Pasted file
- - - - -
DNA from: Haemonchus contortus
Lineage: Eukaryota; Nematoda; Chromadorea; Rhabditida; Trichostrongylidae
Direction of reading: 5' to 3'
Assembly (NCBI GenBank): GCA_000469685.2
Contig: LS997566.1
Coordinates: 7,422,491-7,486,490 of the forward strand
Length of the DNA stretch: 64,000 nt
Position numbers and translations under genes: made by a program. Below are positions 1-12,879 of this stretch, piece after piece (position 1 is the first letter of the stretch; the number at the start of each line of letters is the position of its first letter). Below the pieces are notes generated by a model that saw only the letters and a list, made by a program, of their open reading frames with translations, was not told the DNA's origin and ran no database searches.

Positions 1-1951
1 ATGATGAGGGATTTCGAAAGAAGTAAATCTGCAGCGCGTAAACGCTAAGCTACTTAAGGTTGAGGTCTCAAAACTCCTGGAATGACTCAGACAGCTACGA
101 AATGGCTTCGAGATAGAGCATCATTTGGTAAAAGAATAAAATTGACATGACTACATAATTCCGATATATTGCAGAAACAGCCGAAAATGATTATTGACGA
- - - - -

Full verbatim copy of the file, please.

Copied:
DNA from: Haemonchus contortus
Lineage: Eukaryota; Nematoda; Chromadorea; Rhabditida; Trichostrongylidae
Direction of reading: 5' to 3'
Assembly (NCBI GenBank): GCA_000469685.2
Contig: LS997566.1
Coordinates: 7,422,491-7,486,490 of the forward strand
Length of the DNA stretch: 64,000 nt
Position numbers and translations under genes: made by a program. Below are positions 1-12,879 of this stretch, piece after piece (position 1 is the first letter of the stretch; the number at the start of each line of letters is the position of its first letter). Below the pieces are notes generated by a model that saw only the letters and a list, made by a program, of their open reading frames with translations, was not told the DNA's origin and ran no database searches.

Positions 1-1951
1 ATGATGAGGGATTTCGAAAGAAGTAAATCTGCAGCGCGTAAACGCTAAGCTACTTAAGGTTGAGGTCTCAAAACTCCTGGAATGACTCAGACAGCTACGA
101 AATGGCTTCGAGATAGAGCATCATTTGGTAAAAGAATAAAATTGACATGACTACATAATTCCGATATATTGCAGAAACAGCCGAAAATGATTATTGACGA